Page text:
Cyclotricity's Revolver packs a lot of bike in at at a very low price point: Just £649 gets you a full city spec with a hub motor and a 324Wh battery. It's a bit of a mixed bag in terms of the usability and the ride, but if your budget is really limited then you'll get good use out of it around town.
Every now and then we'll get someone ask us: what's the minimum you can build a decent e-bike for? The lower the price point, the harder it is to fit the pieces of the jigsaw together and come up with a workable machine. We've tested a few bikes at around the £800 mark and generally we've found that's the point at which the benefits of a bike being cheap aren't outweighed by any major compromises. The Cyclotricity Revolver comes in at some £150 below that mark.
It's not the only sub-£800 bike out there and indeed the b'Twin Elops 500e that we had a go on a couple of months back is even cheaper than this bike, at £599, and first impressions of that were pretty good. The Revolver is a a bit of a different beast: the b'Twin's 210Wh battery will limit its range a bit whereas the Revolver gets a 36V motor system with a 324Wh battery, which should mean you can go further for your money.
The Revolver shares the same five-assist-level motor system that we've tested aboard its sibling, the Cyclotricity Sahara. The motor is a 250W front hub unit; it's bolted into a Zoom suspension fork and you get cable disc brakes front and rear for stopping. Cyclotricity reckon the motor system is good for 20-35 miles of assistance.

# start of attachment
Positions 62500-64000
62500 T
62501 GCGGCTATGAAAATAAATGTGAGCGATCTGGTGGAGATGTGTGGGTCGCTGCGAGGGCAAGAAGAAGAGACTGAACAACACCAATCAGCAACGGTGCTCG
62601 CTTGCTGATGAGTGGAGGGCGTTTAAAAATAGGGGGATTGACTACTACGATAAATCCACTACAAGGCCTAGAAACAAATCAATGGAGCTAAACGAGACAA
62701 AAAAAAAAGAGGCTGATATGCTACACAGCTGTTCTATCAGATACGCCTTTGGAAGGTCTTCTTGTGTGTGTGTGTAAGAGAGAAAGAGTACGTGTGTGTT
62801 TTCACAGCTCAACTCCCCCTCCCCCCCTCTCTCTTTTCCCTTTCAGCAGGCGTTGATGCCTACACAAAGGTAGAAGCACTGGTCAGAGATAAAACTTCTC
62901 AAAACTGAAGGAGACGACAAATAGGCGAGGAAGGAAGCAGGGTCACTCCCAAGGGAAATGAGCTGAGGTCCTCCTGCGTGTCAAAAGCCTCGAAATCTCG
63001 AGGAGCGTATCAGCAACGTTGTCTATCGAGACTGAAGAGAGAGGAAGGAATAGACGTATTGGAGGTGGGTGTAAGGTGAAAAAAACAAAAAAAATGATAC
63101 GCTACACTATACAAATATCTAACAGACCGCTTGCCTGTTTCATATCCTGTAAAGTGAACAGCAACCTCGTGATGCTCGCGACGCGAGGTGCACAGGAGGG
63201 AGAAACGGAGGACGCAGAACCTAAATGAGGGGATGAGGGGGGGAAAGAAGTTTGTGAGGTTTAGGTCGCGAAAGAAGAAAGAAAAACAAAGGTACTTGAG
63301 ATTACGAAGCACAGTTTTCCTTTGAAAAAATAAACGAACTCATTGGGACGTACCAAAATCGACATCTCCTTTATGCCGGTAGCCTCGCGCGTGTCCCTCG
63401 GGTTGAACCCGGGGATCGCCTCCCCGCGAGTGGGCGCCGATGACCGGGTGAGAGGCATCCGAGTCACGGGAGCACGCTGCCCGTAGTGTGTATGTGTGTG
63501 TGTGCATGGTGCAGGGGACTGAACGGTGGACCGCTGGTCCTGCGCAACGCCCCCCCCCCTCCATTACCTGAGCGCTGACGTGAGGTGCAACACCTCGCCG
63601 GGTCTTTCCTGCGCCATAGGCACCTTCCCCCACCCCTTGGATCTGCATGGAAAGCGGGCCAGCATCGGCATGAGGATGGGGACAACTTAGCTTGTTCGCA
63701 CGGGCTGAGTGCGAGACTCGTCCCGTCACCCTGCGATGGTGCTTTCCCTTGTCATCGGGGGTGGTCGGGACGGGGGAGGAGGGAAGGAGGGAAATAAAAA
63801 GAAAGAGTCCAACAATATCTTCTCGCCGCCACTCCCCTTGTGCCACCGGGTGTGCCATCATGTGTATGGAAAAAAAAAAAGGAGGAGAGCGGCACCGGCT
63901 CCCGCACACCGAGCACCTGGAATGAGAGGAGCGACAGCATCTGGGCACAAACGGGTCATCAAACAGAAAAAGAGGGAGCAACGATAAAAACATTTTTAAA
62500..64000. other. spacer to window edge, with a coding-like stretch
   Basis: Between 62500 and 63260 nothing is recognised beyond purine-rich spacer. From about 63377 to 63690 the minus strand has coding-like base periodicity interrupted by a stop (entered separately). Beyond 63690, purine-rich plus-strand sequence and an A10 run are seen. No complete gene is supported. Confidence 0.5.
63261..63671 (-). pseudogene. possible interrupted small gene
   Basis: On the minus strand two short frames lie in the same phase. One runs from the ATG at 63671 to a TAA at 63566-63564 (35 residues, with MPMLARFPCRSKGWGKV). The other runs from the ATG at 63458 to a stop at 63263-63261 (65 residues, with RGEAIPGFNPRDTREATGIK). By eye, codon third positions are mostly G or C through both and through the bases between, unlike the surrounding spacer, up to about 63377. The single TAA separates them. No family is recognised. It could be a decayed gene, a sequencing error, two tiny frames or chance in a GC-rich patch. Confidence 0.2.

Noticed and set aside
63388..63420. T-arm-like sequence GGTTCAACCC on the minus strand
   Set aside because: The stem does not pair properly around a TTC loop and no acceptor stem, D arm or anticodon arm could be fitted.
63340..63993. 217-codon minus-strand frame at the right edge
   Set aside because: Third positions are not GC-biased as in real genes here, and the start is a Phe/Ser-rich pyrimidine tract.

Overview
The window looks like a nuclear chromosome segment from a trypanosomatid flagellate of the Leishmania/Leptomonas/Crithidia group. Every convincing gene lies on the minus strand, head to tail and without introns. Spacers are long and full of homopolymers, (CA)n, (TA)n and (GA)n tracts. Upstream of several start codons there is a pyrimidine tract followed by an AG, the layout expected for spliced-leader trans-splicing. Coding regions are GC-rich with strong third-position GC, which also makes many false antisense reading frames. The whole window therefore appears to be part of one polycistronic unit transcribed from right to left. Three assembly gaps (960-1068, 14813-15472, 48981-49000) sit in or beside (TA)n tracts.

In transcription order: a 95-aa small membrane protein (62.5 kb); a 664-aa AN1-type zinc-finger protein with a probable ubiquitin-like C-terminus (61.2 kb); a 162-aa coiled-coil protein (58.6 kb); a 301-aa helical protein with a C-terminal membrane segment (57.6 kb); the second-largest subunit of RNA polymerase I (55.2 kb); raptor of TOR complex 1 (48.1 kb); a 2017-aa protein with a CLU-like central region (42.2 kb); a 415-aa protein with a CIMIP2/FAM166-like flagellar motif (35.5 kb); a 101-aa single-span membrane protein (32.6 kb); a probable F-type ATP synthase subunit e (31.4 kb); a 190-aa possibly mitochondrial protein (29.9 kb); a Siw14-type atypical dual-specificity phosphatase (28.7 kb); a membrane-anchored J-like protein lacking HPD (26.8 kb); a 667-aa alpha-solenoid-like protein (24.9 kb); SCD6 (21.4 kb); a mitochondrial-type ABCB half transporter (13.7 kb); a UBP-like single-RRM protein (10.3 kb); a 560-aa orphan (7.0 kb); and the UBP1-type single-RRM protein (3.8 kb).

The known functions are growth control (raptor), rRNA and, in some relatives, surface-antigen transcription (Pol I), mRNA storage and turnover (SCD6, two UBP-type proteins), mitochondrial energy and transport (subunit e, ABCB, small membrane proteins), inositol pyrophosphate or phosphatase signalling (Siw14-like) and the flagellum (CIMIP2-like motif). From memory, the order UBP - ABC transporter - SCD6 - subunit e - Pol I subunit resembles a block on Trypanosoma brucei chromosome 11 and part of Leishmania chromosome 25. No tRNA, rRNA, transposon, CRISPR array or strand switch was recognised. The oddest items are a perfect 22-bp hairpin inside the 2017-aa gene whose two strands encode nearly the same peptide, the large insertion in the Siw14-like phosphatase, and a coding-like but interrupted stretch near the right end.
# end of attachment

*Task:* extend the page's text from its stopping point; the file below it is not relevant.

The Revolver gets 6-speed Shimano Tourney gears, and for a bike that's so cheap, you're still getting a heap of finishing kit. There's mudguards, front and rear (battery) lights, a kickstand and a rear rack: you don't need to add anything out of the box. Getting the bike built to the £649 budget does mean some component compromises, of course: there's quite a lot of steel where you might normally find aluminium alloy, including the seatpost, rear hub and chainset. That's adding a bit of weight to the package as a whole.
Dave says: The Revolver is pushing the boundaries of what you can build a decent e-bike for, and in places it's pushing them a bit too far. It's still a decent bike to ride and the motor system is good for the money but there are some spec decisions that really work against it, and a little bit of re-allocation of the build budget would go a long way to making this a better machine.
Let's deal with the motor system first. It's not the most powerful out there but neither is it the worst I've tried, and I've ridden bikes costing twice as much as this that have performed less well under power. It's a simple cadence sensor, front hub motor and frame-mounted battery and it works pretty well. There's a bit of lag as you get going but once it kicks in the motor does a decent job of helping you on your way. There are five levels of assistance, which is at least one (and probably two) too many, but switching between them is easy from the bar-mounted display, which also gives you basic computer functions (speed, distance, etc) and battery status.
The state of the battery is one thing that cheaper bikes tend to deal badly with. More often than not you have a battery indicator that doesn't work independently of the load on the motor, so when you're working hard in a high assistance mode the battery indicator goes down, then springs back up again when you're at the top of the hill. There's no real issues with the Revolver, which has a pleasingly linear battery depletion meaning there's much less range anxiety.